Global and Local Displacements and Urban Sociology
Arianna Martinez, LaGuardia Community College (CUNY)
This semester I taught two courses, “Global and Local Displacements” (my theme for the Liberal Arts Capstone Course LIB200) and “Honors Urban Sociology.” I did not have specific goals or learning objectives when I began the seminar, I just knew I needed to integrate Asian American studies readings from the seminar into both of these courses.
Global and Local Displacements
Keywords: Citizenship, Deportation, Empire, Genocide, Globalization, Immigration, Incarceration, Refugee
These keywords were used weekly in my LIB200 course. In short, the course is about power and the economic and political structures of violence that lead to displacement in its various forms. The students are required to read a book chapter and watch a film at home weekly. One day a week we have class in a computer lab where they answer questions about the readings and documentary. The students must explain the author’s main claims, discuss something that the text made them think of outside of class, and analyze why I paired the week’s reading and film together.
I incorporated two readings from Building Asian American Studies seminar into this course – both weeks were effective and interesting. From the book Unsettled I used chapter one about how and why the Cambodians fled their country, the politics of genocide, and the role of US involvement. This reading was paired with the documentary “God Grew Tired of Us” about the Lost Boys of Sudan. The documentary is a sanitized version of refugee resettlement that makes the US government look like heroes. The stark contrast between Tang’s text and the film made for strong reactions both in writing and class discussion from students. The main concepts discussed were: refugee resettlement, politics of genocide, ethnography, and refuge temporality.
From the book How Does it Feel to be a Problem I used the Rasha chapter. This text was paired with the documentary “The State of Arizona” about Arizona immigration policy SB1070. This pairing gave students an opportunity to compare and contrast two types of immigration and xenophobic policies in recent history. The class discussed US immigration policy post 9/11, detention centers, racial profiling, and the use of oral history/deep interviews.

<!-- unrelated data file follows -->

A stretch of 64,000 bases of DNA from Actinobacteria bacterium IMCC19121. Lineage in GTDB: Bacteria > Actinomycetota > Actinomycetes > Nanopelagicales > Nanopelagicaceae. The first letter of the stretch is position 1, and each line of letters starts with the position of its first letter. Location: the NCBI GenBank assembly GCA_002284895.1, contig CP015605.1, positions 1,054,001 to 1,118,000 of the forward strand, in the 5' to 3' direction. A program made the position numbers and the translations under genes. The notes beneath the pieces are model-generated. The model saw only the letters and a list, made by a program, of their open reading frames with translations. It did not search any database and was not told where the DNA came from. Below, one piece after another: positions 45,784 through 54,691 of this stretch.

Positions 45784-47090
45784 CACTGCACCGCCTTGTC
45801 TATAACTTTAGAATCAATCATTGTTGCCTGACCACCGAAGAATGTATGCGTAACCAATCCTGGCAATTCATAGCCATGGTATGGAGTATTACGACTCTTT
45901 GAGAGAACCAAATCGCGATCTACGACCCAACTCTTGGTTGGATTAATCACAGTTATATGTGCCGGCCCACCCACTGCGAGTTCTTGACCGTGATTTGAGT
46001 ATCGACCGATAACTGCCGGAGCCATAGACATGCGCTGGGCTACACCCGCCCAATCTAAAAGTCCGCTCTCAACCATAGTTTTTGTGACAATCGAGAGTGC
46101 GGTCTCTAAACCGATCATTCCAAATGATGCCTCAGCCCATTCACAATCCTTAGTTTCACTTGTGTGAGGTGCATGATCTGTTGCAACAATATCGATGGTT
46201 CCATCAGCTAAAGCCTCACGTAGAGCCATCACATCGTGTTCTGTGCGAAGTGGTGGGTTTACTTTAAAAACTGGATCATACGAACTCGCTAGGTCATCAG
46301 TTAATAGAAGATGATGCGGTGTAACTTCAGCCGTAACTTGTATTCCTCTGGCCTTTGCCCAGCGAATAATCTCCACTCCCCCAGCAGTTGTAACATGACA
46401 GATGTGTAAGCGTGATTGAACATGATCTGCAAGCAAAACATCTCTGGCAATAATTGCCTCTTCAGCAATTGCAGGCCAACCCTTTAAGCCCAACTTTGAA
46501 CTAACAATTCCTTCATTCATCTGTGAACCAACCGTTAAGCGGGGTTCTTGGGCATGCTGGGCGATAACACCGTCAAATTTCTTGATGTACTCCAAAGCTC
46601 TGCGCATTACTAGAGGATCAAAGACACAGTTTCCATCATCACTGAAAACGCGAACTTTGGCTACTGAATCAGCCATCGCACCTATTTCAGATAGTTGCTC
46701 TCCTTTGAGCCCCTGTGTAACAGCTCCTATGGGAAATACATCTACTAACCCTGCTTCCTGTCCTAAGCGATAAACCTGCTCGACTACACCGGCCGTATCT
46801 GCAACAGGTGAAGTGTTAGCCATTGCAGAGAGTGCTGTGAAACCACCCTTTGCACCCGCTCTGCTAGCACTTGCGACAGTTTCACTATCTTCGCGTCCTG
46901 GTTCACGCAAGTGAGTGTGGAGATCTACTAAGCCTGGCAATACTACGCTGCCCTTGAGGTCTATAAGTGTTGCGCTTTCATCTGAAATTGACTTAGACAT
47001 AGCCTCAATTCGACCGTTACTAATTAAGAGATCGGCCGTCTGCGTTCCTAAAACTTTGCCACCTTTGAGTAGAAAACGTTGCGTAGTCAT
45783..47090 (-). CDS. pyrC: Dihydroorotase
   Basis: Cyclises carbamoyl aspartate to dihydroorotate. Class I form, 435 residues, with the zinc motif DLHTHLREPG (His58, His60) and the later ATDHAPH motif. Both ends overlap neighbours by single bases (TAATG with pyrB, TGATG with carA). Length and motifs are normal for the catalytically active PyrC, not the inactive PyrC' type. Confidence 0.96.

Keywords: Community, Enclave, Environment, Exclusion, Health, Immigration, Race, Riot
These are some of the keywords that are central to my Urban Sociology course. Again, I used the book Unsettled by Eric Tang, but this time I used chapter two “Housed in the Hyperghetto,” about the hyperghetto and life once Ra’s family is relocated in the North Bronx. Tang’s work is at the intersection of Asian and African American experiences and communities. This was a perfect addition to the Urban Sociology course because the students read two consecutive textbook chapters “Immigrants in Cities” and “African Americans in Cities” and the chapters are written in a way that could leave the impression that these two groups once they arrived in cities had little interaction. Once the students read both textbook chapters I used Tang’s chapter to unpack and complicate several concepts including: the 1965 federal immigration act, the beginning of the refugee resettlement program, the history of disinvestment and housing discrimination in African American neighborhoods like the Bronx, and the role of community organizers in neighborhood tenant fights. Additionally, this chapter was instrumental in helping disrupt the narrative/binary of ethnic enclave vs. ghetto.
The Asian American studies readings (in both courses) demonstrated for students the scope of research that is possible in the social sciences/ethnic studies, and the importance of the voices of folks that lived through these events to good scholarship. These readings are particularly vivid and the claims are clear and well argued. I was able to see a real improvement over the course of the semester in students’ ability to identify claims. Furthermore, in their final research papers they tried to incorporate first person accounts (either from their own experiences or through youtube videos or newspaper interview quotes) in a way that showed they learned the value of this.